War vets push for more cash

HARARE - War veterans are pushing government for more money and a stake in the mainstream economy.

The issue was revived in the Senate on Thursday when MDC Matabeleland North Senator Phyllis Ndlovu asked the Defence and War Veterans minister to explain what government was doing towards paying the war veterans more money as was promised during former president Robert Mugabe’s era.

Ndlovu, who is also a war veteran, said among some of the promises, was government’s commitment to pay school fees for war veterans’ children.

“The money that we are being given as compensation every month is US$200. My question is, they still have some outstanding payments that they have not paid us, which they have been saying they will pay us.

“What are you going to do to the honourable members and all the war veterans whom you owe? This is because the US$200 that you are giving to the war veterans is not even able to buy medication. What are you going to do for the welfare of the war veterans?” Ndlovu queried.

Deputy War Veterans minister Victor Matemadanda said: “We spoke about this issue when the former president was there. They used to indicate that there was not enough and it is still the same thing they are saying. The question that you asked is what is it that we are going to do? Are we going to be singing the same song that there is not enough money so that the welfare of the veterans can be improved?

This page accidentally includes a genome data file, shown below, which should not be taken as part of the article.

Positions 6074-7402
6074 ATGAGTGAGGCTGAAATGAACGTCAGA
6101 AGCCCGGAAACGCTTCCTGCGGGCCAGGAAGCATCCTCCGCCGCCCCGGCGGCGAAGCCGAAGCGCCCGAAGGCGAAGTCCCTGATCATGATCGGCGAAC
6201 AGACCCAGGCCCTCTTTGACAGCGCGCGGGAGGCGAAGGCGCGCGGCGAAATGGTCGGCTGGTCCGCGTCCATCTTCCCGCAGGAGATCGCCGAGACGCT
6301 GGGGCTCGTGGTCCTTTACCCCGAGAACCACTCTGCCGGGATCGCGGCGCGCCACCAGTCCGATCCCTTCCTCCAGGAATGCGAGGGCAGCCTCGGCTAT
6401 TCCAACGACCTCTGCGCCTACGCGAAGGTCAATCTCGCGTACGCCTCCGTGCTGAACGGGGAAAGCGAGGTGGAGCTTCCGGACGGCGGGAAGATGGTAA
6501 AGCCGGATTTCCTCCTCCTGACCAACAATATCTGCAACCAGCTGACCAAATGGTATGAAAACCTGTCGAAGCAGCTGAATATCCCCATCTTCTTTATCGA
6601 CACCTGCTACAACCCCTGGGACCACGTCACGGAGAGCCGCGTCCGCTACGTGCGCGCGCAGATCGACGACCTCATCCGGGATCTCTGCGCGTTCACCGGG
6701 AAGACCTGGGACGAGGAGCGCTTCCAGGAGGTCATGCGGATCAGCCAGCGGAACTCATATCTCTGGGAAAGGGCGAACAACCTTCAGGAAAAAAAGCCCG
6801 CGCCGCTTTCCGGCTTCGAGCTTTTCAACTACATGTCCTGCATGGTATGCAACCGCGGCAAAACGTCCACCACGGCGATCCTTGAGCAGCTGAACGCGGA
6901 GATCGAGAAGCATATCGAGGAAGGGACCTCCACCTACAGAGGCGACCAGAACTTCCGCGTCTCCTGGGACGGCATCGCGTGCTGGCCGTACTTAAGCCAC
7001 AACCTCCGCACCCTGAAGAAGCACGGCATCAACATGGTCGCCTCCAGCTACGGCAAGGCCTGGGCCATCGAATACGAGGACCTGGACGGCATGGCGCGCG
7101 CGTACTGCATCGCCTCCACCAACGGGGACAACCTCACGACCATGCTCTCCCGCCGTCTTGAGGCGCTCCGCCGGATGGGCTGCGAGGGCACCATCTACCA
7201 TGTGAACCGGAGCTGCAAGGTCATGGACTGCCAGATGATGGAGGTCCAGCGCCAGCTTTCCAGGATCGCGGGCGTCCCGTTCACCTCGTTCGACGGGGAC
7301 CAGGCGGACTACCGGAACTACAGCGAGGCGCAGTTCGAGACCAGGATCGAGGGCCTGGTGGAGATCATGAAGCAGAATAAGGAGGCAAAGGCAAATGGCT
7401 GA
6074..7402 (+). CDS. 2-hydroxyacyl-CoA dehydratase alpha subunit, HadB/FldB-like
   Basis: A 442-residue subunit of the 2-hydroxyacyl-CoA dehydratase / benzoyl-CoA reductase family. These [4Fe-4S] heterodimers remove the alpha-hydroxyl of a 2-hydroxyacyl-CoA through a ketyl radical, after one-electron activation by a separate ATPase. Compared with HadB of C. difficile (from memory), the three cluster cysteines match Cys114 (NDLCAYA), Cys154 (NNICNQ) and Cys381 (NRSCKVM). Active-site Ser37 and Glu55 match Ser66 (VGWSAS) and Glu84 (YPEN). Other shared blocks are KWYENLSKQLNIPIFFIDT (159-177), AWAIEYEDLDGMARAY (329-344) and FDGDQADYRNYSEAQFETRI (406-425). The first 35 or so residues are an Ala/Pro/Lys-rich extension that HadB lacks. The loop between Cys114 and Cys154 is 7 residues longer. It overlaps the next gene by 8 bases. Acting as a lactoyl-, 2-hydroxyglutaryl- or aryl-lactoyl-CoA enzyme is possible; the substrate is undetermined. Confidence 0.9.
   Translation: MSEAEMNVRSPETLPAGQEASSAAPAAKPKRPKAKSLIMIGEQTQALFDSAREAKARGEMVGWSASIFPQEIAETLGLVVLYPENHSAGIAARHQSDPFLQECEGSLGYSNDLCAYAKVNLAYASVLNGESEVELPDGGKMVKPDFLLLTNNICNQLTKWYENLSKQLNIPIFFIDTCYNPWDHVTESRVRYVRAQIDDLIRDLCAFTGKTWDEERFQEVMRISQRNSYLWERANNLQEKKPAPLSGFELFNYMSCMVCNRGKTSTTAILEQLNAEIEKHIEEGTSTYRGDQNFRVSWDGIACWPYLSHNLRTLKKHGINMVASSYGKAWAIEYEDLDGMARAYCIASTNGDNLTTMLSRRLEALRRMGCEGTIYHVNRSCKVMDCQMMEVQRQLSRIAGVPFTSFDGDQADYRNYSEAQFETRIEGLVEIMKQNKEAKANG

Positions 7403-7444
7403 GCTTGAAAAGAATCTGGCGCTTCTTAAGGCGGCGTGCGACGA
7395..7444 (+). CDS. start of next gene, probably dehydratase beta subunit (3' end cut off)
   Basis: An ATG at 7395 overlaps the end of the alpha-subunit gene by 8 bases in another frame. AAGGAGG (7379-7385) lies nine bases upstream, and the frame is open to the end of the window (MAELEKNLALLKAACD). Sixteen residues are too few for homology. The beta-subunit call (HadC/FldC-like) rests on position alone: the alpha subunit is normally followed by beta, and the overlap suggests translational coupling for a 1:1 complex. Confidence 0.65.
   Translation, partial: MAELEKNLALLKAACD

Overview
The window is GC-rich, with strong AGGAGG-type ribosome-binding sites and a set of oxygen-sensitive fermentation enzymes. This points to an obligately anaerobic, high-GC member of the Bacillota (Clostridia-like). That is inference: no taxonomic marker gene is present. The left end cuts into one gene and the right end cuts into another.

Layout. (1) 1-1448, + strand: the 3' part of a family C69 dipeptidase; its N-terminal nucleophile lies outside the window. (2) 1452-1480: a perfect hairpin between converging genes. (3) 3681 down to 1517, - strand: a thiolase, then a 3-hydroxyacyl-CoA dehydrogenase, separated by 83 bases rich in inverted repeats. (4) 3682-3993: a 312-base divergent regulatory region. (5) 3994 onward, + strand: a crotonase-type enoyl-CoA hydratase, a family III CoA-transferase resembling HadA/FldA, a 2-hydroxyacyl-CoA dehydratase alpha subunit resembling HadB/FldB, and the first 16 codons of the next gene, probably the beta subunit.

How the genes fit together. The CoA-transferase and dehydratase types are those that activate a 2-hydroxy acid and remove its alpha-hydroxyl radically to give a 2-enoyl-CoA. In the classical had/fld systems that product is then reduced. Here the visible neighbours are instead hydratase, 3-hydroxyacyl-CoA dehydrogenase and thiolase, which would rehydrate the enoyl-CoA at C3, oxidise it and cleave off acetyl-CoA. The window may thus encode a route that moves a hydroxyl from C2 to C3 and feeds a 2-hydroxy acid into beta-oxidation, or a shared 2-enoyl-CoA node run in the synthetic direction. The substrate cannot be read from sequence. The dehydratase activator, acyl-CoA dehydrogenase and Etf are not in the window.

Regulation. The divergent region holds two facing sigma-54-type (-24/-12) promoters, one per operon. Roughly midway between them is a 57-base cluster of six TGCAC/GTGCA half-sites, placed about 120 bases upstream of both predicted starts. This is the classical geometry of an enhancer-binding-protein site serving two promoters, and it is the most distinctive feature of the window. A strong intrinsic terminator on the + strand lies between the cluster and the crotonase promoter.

“I am happy that even the other side of the House which is the opposition seems to be showing interest in this. I am not the minister of War Veterans only, but I am also the minister of Defence and War Veterans.

“When they talk about the issues to do with money for the ministry of Defence, I will request that both sides of the House should support knowing that the other money is supposed to be allocated to the war veterans,” Matemadanda said.

The war veterans have been an integral part of the ruling party and have been instrumental in waging a brutal campaign against the opposition over the years.
Matemadanda said war veterans, war collaborators and detainees must also have a say in the economy.

“You realise that we have been doing public hearings with people from the Reserve Bank whereby they have said they are going to sponsor projects and programmes for war veterans. Our request is that if the money is allocated to the war veterans and when the war veterans receive it, they should be capacitated to start businesses,” he said.

He, however, said the war veterans must be assisted in terms of how to use the money that they get from government to enable them to sustainably benefit from these handouts.

“What should happen is that we should have money so that these war veterans live well.  They are getting $200 and after the 2 percent tax, it means there is nothing. 
As a nation, we should ensure that they get enough to sustain themselves,” he said.

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